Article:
To boost my motivation, win-rate, and to mitigate the boredom that’s arising from the 1-3 grind, I’ve decided that it’s time for me to begin learning Pot-Limit Omaha. If you’ve read any of Jack’s articles on his transition to PLO, I’m sure you’re well aware that it is by far the most profitable game that’s regularly spread at the Jack. The game plays huge relative to 1-3, with the buy-in ranging from $100-500. The larger buy-ins accompanied with huge swings and more “gambling” draws the biggest whales in the room, making PLO far juicier than any of the 1-3 or occasional 2-5 NL games. I’ll start out my PLO learning by reading excerpts of Advanced PLO Theory by Tom Chambers, which Zach was kind enough to lend to me. I also plan on checking out some of Phil Galfond’s PLO training videos on Run It Once, and likely reading some of the books Jack read during his transition.
Now I want to talk a little bit about my experience at the Just Hands event with Greg Raymer and one of the hands I played against one of Zach’s students, Dave, aka Donkey Kong. Overall, I had a lot of fun. It was a nice change of pace to play in a tougher game with some more competent players than I typically play with at the Jack. It was also interesting to go back and watch the footage with everyone’s hole cards along with Jack, Zach, and Greg’s commentary. It definitely was a good learning experience. If you haven’t already, I highly recommend checking it out here.
Here are some of my thoughts on a tough spot I found myself in vs. Dave aka Donkey Kong. You can find the exact hand played here.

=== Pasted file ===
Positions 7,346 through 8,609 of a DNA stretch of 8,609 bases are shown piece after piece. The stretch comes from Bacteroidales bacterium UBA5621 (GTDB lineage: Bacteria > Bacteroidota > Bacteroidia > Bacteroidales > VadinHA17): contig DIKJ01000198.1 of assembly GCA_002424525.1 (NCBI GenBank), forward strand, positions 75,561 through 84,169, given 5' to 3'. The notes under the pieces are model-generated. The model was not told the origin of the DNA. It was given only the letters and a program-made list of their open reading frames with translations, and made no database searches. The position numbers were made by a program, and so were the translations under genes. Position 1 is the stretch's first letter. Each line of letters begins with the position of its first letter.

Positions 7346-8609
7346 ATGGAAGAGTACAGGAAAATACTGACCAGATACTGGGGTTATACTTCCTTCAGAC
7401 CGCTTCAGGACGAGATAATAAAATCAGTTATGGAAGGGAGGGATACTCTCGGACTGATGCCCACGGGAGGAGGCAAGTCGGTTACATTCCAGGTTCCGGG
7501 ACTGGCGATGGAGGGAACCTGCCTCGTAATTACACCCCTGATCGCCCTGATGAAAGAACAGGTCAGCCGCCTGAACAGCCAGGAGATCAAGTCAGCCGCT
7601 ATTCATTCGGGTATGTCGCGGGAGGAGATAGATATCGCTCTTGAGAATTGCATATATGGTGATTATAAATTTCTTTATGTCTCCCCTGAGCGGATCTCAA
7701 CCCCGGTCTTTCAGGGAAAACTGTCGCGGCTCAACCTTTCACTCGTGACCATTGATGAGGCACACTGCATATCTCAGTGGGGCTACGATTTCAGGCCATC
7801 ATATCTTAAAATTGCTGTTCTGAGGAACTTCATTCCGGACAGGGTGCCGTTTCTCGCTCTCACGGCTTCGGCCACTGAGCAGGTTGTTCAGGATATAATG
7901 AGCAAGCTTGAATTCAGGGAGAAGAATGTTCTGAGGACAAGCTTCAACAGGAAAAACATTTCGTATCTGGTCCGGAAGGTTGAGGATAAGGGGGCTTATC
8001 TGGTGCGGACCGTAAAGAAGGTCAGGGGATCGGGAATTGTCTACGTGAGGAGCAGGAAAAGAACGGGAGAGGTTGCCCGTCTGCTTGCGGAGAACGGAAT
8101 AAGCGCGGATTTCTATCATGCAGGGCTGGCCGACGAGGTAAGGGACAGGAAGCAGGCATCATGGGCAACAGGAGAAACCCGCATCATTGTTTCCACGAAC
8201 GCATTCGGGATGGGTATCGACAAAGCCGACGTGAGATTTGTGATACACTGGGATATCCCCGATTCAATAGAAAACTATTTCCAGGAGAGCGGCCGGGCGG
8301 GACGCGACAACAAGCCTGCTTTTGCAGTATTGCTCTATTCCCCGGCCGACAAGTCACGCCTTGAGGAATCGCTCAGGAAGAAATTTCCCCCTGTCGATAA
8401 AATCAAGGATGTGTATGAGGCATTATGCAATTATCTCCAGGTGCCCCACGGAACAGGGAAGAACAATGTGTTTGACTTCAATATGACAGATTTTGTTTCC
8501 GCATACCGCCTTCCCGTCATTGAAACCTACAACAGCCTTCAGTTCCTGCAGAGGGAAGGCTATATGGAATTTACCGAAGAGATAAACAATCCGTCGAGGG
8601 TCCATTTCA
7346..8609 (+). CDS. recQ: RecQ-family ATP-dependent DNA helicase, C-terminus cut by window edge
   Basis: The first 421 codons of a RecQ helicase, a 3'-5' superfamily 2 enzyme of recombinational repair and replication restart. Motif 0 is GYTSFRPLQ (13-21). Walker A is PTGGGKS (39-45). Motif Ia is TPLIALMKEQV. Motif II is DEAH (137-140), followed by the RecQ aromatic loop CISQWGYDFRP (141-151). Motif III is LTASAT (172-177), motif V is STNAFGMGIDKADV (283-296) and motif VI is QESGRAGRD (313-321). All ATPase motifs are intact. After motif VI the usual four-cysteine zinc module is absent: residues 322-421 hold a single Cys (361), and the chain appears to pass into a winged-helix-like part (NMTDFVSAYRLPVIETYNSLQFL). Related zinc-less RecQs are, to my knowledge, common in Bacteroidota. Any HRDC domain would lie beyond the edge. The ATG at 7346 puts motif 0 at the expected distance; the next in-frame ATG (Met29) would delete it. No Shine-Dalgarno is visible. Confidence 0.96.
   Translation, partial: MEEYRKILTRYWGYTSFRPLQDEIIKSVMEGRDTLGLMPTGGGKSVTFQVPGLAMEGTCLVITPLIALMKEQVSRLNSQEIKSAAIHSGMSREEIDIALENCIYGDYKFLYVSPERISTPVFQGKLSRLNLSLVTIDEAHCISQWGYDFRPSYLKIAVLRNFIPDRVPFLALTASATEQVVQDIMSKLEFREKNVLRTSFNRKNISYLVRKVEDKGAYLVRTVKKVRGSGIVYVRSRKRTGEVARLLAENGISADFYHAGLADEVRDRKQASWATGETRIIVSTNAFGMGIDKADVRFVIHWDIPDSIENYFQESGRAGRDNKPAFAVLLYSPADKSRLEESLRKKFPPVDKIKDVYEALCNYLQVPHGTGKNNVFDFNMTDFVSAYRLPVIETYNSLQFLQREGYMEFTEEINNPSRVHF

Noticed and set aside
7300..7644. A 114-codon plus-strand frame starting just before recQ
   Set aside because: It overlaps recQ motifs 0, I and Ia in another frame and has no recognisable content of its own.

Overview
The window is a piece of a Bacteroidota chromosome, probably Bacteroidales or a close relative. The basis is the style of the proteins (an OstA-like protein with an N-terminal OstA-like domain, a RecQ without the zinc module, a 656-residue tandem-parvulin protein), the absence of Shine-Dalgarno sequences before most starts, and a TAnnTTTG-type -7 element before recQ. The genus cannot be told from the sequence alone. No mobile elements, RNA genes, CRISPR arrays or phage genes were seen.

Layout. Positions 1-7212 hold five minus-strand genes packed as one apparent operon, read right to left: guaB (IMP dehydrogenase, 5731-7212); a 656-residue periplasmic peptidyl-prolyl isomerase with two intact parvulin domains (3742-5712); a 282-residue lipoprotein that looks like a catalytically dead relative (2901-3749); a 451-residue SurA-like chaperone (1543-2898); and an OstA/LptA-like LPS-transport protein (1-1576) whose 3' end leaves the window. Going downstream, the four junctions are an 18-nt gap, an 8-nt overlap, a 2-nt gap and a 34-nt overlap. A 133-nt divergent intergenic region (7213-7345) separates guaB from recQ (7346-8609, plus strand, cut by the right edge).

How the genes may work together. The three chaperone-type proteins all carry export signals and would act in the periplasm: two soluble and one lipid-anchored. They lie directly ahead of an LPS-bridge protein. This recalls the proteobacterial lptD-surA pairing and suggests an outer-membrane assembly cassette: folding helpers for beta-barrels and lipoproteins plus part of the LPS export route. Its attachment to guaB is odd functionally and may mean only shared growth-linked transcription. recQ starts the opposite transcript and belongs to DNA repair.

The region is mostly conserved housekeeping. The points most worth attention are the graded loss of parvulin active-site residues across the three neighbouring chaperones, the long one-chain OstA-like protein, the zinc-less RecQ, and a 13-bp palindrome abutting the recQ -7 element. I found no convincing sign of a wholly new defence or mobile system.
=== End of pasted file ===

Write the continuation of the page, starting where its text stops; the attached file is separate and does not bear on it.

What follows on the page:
Game: 1-2 NL, 8 handed
Hero (579) UTG with 8d8s. Likely somewhat TAG (or possibly LAG) image in eyes of Villain. Villain knows hero writes this blog and plays professionally.
Villain (1100) CO. This was the first session I played with Dave. All I really knew about him was that he was a student of Zach’s, which led me to think he played a more LAG strategy. Based on what I had seen up to this point in the session, that seemed to be the case.
Preflop: Hero opens to 8, folds to villain in CO who calls, everyone else folds.
Flop (19) Kc6c6d. Hero checks, villain bets 10, hero calls.
This street seems fairly straight forward to me. In this spot, I don’t feel like betting accomplishes too much, as I’m likely to only get called by hands that beat me and force hands that I’m beating to fold. I’ve got a good bit of showdown value so playing this hand as a bluff catcher seems like the most +EV option. When I check, I expect villain to value bet his Kx hands as well as some of his 6x hands (some may choose to slow play), as well as bluff a ton of his air and semi-bluffs, which make up significantly more of his range compared to his value hands.
Turn (39) Js. Hero checks, villain bets 25, hero calls.
When villain continues on the turn, I expected him to be somewhat polarized between Kx and 6x hands for value, and flush draws/ straight draws that he picked up on the turn. In game, I assumed villain would be over bluffing here and would actually have a decent amount of air/ semi-bluffs in his range and decided to call with the plan to check/ call again on blank rivers.
River (89) 6s. Hero checks, villain bets 80, hero calls.
At this point in the hand, I think villain will perceive my range to be a lot of 77-TT type hands and QQ, and with the sizing he chose, I thought he was certainly polarized to Quad 6’s/ Kx hands and air. The 6 on the river is a great card for me, as it takes away from the combos of 6x villain can have. This and my read that villain was over-bluffing in this spot led me to decide to follow the plan I had set and make a hero call. With the sizing OTR and the triple barrel, I never even considered that villain could be going for some thin value with a Jx type hand, but to my disappointment, Dave rolled over JT for a superior full house and left me feeling like quite the station. Dave, if you’re reading this, you totally owned me. Nice hand, and well played IMO.
That’s all I’ve got for now. I’ll talk to you all next week. Happy Thanksgiving, happy grinding, and may the run good be with us all.